Beth stormed from the all-candidates meeting. “It’s so frustrating,” she said as Tony struggled to catch up. “Only two parties have any hope of forming a government. One will win the election and be in power for five to ten years, then the other one will replace them. It’s been like that since I started paying attention to politics.”

“It’s our reality,” Tony replied. “What’s your point?”

“They’re like Tweddledum and Tweedledee. They sound different at meetings, but their actions are indistinguishable. How can one choose between them? And the country’s so out of touch with reality that we’ve become climate change pariahs. We’ve made no progress lowering our emissions since 2005—730 megatons per year then and 729 in 2020. One measly megaton in fifteen years.” She took another breath but didn’t break stride. “We have ten years to reduce it by another 218 megatons. No way we’re making it, but both leaders have the gall to stand up and glibly say, ‘trust us, we’ll get there’.”

Tony grabbed her hand and dragged her to a bench in a tiny urban park. “Campaigns on social media are having an effect. Look at our website. ClimateChange&U has thousands of followers, and they’ve documented substantial reductions in their carbon emissions. Many businesses are following our lead and making similar progress.”

“Yeah, fine. The government steals credit for those efforts, but they’re a drop in the bucket. We need drastic moves like slashing the subsidies for oil companies to expand tar sands production.”

Tony pulled out his phone and jotted a few notes. “You’ve given me an idea. We can make your points on our website, and I can estimate the carbon emission savings our followers have made. We can show individuals are doing their bit and ask why governments aren’t doing more.”

Beth shook her head. “We’ve been there, done that. The only solution is a new party that focuses on this one issue, because it’s the defining issue of our times.”

“That’s a drastic choice. I’d rather take on Tweedledee and Tweedledum.”

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1 year ago

A story that hits home, Alan. I assume you are talking about Canadian government, but you could very easily be talking about the Democrats and Republicans of the United States. They both seem equally unable to make real changes. Do you honestly think it’s possible to have one party in either of our countries? Is it really advisable? It’s such a conundrum. Theoretically we need the checks and balances of a two-party… Read more »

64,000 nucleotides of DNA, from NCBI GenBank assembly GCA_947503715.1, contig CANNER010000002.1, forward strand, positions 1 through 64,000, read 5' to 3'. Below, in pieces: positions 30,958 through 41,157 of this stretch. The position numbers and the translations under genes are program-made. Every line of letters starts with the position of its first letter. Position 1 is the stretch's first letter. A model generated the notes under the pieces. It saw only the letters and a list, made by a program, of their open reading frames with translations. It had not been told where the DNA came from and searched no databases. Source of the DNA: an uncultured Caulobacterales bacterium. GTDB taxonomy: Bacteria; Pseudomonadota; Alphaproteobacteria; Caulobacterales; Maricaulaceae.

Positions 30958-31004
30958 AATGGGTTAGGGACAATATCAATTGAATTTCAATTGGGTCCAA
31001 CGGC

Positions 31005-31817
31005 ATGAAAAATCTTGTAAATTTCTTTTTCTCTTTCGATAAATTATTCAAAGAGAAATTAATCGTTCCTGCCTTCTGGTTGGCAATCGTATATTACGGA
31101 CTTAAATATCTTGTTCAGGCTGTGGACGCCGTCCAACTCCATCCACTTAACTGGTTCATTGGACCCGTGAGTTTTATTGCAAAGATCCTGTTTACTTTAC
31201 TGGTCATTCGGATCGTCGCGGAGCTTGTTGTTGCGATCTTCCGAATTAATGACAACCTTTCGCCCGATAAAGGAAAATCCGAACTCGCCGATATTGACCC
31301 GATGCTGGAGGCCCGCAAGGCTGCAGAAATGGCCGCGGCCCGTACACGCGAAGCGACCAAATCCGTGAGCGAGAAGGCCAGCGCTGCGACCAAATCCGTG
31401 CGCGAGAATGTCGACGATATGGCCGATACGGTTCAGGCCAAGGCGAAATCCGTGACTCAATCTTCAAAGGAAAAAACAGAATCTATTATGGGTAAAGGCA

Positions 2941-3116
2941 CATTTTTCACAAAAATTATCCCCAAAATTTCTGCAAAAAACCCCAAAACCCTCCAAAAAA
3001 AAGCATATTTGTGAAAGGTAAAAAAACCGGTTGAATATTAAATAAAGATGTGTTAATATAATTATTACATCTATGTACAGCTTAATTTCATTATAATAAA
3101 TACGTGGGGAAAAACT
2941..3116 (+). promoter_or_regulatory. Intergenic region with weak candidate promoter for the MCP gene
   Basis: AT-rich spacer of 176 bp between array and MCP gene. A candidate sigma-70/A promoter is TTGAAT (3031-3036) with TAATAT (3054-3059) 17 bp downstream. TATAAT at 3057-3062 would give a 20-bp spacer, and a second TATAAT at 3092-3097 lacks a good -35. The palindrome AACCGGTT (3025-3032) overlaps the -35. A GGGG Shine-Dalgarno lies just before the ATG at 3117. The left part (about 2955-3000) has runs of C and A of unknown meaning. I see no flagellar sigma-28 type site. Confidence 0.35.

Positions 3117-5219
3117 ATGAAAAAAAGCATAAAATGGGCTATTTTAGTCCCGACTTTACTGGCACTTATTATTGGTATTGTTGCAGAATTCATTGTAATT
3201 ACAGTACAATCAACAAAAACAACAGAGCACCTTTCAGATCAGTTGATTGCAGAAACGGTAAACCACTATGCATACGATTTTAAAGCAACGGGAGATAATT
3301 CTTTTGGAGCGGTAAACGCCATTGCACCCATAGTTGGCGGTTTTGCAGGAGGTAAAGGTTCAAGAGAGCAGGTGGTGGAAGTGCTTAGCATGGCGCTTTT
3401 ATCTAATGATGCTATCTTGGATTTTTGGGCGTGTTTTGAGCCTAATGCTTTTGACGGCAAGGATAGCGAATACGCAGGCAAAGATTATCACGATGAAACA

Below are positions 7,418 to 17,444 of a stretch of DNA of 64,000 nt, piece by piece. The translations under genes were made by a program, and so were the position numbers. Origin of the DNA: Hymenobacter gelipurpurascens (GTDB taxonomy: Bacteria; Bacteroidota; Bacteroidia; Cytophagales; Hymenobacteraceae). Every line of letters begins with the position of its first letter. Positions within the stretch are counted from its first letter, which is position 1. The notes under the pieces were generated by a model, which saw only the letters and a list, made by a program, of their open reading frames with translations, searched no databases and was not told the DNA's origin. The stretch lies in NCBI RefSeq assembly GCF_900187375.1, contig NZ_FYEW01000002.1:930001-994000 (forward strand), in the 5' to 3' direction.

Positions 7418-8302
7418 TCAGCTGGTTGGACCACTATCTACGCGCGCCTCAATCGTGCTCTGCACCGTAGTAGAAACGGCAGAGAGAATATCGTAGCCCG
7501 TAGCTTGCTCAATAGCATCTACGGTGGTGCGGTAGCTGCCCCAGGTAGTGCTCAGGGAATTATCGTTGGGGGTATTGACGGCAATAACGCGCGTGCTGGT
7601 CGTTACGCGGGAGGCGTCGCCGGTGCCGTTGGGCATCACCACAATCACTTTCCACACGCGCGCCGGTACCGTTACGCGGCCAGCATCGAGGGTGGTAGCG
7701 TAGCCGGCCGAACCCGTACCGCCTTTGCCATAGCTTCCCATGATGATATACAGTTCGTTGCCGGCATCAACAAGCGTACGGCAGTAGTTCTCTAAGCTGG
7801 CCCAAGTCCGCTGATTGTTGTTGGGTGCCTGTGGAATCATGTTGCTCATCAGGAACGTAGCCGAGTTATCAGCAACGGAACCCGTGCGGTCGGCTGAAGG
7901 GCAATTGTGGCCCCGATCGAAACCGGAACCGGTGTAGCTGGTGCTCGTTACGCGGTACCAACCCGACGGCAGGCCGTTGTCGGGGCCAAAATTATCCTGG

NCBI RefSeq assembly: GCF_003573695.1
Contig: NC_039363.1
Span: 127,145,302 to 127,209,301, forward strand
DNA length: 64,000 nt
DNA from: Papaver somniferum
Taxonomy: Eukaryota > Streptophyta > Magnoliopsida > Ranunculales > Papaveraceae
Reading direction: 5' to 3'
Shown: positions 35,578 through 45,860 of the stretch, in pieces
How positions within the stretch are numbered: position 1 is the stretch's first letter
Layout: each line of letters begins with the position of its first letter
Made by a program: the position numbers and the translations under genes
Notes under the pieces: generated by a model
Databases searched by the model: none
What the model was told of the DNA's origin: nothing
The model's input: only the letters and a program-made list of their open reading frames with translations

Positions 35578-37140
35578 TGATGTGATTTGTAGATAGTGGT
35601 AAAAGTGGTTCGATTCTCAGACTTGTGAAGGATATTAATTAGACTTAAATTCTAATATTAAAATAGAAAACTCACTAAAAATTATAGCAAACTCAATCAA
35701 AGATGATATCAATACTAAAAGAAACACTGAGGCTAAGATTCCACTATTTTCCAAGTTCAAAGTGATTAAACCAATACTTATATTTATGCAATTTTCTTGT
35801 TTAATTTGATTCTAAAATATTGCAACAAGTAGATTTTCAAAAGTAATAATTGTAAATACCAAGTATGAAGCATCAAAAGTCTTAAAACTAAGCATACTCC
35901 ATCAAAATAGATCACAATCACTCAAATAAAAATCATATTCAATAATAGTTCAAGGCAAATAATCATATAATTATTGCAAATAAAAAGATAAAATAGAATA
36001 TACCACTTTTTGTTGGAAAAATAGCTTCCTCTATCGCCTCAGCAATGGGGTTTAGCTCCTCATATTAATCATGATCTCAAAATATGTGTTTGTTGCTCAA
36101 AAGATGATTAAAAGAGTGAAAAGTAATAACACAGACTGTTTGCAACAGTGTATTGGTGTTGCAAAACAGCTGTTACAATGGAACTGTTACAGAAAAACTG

Paul Lewthwaite
Paul Lewthwaite(@paul-lewthwaite)
1 year ago

Yes, ‘good old’ politics gets in the way of progress or a move in the right direction, but I’m with Tony – try and reshape what you’ve got rather than create another party from scratch.

Julie Harris
Julie Harris(@julie-harris)
1 year ago

Thank you for your story, Alan, and for giving us a glimpse into the Canadian political world. I agree with Fuji about our two parties in the US – they may sound different in rhetoric, but they seem the same in inefficiency. I would wish for a Planetary Climate Tribunal, which somehow has been given the ability to make massive changes quickly. Something along the lines of the United Nations, maybe with… Read more »

Lotchie Carmelo
Lotchie Carmelo(@lotchie-carmelo)
1 year ago

Same here in our area, climate change is not valued much. Sometimes, I think that those politicians prefer and pray that there will be a calamity that will come due to climate change so that they have a reason to withdraw the money from the treasury called the calamity fund so that they have something to steal and put into their pockets. This is a very sad truth, Alan. I agree with… Read more »

Thompson Emate
Thompson Emate(@thompson-emate)
1 year ago

This is a great story, Alan. How I wish climate change was one of the agendas of the government in my country. It’s not mentioned even as a passing word. It’s so appalling. Probably because they have more sensitive and bigger issues to attend to. SOS.

Christer Norrlof
Christer Norrlof(@christer-norrlof)
1 year ago

Your story shows the problem in a nutshell, Alan. The political parties seem to be too careful to take the measures that are needed, maybe because they are afraid to lose voters with unpopular decisions. Maybe, as you are hinting, it will be up to businesses and individuals to take initiatives without waiting for the politicians. A good and important input. Is this taken from your book?

Marianna Pieterse
Marianna Pieterse(@marianna-pieterse)
1 year ago

Alan, this is a very relatable story. I like the natural flow of the conversation. You could easily distinguish between the viewpoints of your characters. Well done.

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